as humans are the way we are as it relates to the brain. 



some 01 



jssmi moments, oi your me 



Planning my schedule every semester has been difficult as a double major, 
making sure to take the right classes so that I will be able to graduate on time. 
Also, math is a strong challenge for me so those classes were quite difficult but I 
got through them Praise the Lord! 
What/Who is your inspiration? 

My mother is the inspiration of my life. She is my role model. She taught me 
how to never give up, even if you are not good at something. She has done so 
much for me and my 2 older brothers when it wasn't easy and for that I love and 
respect her. 
■ What legacies do you hope- to leave behind? • ■• 

I hope to leave an impactful and encouraging legacy to students who have a 
difficult time in their classes. Giving up is never an option and in this life you 
have to work for everything you want. As long as students can see Christ in the 
legacy that I and my fellow classmates have left behind than that's alright with me. 



Imani Cherry 

Pliotograph by: Dawn Peters 



Clas,slflc»>inn Junior 

Ma,1or: Spanish/International Studies 

Hometown: The world, nah Hagerstown, Maryland lol 

"Revolution is Freedom of Love and the- Freedom to Love. At the core of a 

Revolution is the desire to he free. God has 0ven us free will and he loves us 

freely, without limits. We should try to do the same. " 

How can you inspire a revoiutipn in your majoi'? 

The whole purpose of me being an International studies major, is to open my 
mind and change the way I perceive everything around me. I ultimately want to 
help others do the same. I'm creating a revolution in my major by revolutionizing 
our perceptions. I try to talk to people more about having a free and open mind 
and not limiting how and whom they love. One day I hope I can use my major to 
bridge the gap and create an open space where people can love themselves and 

see God's Love. 

What parts of your major do you enjoy the most? i 

I love how my major as a whole causes me to think deeply about the world 
around me and be informed. I seem to never stop learning new things. I pretty 
much enjoy every aspect of both of my majors. ^^^^ -^^ 

What are some of the most stressful parts of your major"^' 

I think there's so much information to learn about the world it can be a little 
overwhelming at times. I feel like once I learn one thing, I have to turn around 
and learn another, but that's what life is about, a continual learning process. 

What are some battles/ obstacles you've encountered while creating this revolution in 
your field of study? 

Not everyone is on the same page as you are. After coming back from my year 
abroad, I sometimes felt like not everyone is on the sajne wavelength to 
revolutionize themselves and the world around them. It was hard for me to ergoy 
superficial conversations. I encounter the battle of complacency all the time. 

What legacies do you hope to leave behind? 

Honestly I wish to have more people study abroad and I want to encourage 
Oakwood to get more involved in missions. Hopefully by the time I leave, everyone 
will want to travel and work in the mission field, at home and internationally. I 
think it would be awesome to come back to Oakwood and see more students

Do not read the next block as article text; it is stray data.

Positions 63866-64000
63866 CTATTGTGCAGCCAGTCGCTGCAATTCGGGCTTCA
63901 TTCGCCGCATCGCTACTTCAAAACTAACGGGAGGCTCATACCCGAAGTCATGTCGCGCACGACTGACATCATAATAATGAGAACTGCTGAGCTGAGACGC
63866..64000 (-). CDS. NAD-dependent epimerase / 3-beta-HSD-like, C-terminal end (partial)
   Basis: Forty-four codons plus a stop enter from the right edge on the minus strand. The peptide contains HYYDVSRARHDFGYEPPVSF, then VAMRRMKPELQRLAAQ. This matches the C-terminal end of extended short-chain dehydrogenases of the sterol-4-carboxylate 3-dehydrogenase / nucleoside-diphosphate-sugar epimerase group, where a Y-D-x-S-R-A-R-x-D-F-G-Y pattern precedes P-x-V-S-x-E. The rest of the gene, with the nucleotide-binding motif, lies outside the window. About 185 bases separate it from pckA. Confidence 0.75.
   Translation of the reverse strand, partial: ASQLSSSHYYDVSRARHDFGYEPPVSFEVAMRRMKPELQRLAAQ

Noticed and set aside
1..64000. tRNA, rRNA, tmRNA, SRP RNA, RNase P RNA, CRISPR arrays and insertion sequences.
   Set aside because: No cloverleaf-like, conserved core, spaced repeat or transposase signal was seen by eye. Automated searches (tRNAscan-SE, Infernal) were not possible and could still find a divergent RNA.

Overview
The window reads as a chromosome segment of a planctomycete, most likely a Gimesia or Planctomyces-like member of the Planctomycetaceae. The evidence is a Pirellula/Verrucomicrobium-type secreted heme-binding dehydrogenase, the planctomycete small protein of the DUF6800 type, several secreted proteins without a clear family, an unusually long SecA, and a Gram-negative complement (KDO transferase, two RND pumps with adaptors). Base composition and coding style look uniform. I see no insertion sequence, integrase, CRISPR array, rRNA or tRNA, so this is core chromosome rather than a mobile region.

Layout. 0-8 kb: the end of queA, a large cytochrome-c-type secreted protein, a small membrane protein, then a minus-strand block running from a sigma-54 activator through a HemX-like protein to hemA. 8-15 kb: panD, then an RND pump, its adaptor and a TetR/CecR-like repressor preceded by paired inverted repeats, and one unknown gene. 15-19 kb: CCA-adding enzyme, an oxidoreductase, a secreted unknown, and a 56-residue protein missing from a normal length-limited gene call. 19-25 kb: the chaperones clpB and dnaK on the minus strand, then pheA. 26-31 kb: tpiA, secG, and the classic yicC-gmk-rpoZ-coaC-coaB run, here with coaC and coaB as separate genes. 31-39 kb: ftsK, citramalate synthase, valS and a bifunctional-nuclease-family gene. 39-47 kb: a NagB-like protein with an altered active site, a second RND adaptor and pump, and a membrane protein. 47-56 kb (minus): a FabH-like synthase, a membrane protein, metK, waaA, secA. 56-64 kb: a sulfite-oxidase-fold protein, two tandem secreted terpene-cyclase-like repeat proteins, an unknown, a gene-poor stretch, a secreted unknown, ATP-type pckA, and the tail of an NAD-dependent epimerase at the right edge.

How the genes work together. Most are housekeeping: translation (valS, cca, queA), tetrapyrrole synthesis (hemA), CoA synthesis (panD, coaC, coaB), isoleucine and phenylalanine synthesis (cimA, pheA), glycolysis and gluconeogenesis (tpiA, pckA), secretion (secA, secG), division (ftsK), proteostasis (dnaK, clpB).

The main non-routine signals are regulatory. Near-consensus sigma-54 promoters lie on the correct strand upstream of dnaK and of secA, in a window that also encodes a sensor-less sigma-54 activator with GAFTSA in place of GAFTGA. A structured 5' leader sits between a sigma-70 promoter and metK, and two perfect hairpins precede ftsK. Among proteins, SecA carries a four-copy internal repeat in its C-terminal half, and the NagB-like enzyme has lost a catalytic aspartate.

involved in missionary-based activities. 






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Spain 







Argentina 



Imagine how you would feel if one day all your textbooks somehow 
changed into a different language that you don't understand and all your 
teachers started teaching you in that language. LOL! Welcome to the life of 
an ACA student; at first. . . 

Let me tell you, an ACA student goes through so many different feelings. 
At first you're excited because you're in a different country that is different , 
fun, and beautiful then you're frustrated because you can barely 
understand anyone and you are often misunderstood. Then you're excited 
because your mind is being opened , you're learning so much about yourself 
and about life in general and then you're upset with yourself because you 
feel like you should be learning faster! You don't even know the 
temperature , your height , or even your weight. I write this to say that ACA 
is not all fun and games. 

The ACA program has changed my life! As clique as this may sound , it's 
true. You see things differently and you question why certain things are 
done the way they are in the states. You see the attitude that America , as a 
whole , portrays to other countries and how it affects them. Last but not 
least you see gorgeous places in the world that you might not have gotten to 
see otherwise. For example, I've seen one of the Seven Natural Wonders of 
South America (Las Cataratas de Iguazu Falls) and I'm going to see two of 
the Seven Wonders of the World (Machu Picho in Peru and Christ the 
Redeemer Statue in Brazil). When you see things like this it proves that 
there is a God who is big , powerful , alive and well , and is more than capable 
to help us in any way we can possibly need Him. I am so glad I decided to 
come here to Argentina and be a part of the ACA program. Ask anyone that 
has been in ACA, there is going to be amazing times and hard times but it is 
an experience of a lifetim.e! 



Un alum.no de ACA , 
Reuel Mclntyre 
Argentina 




31 



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'But every house where Love-abides, 

And Friendship is a guest, 

Is SU mM^MQ ME, AND homesweet-home: 

For there the heart can rest. " 

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Administrative Assistant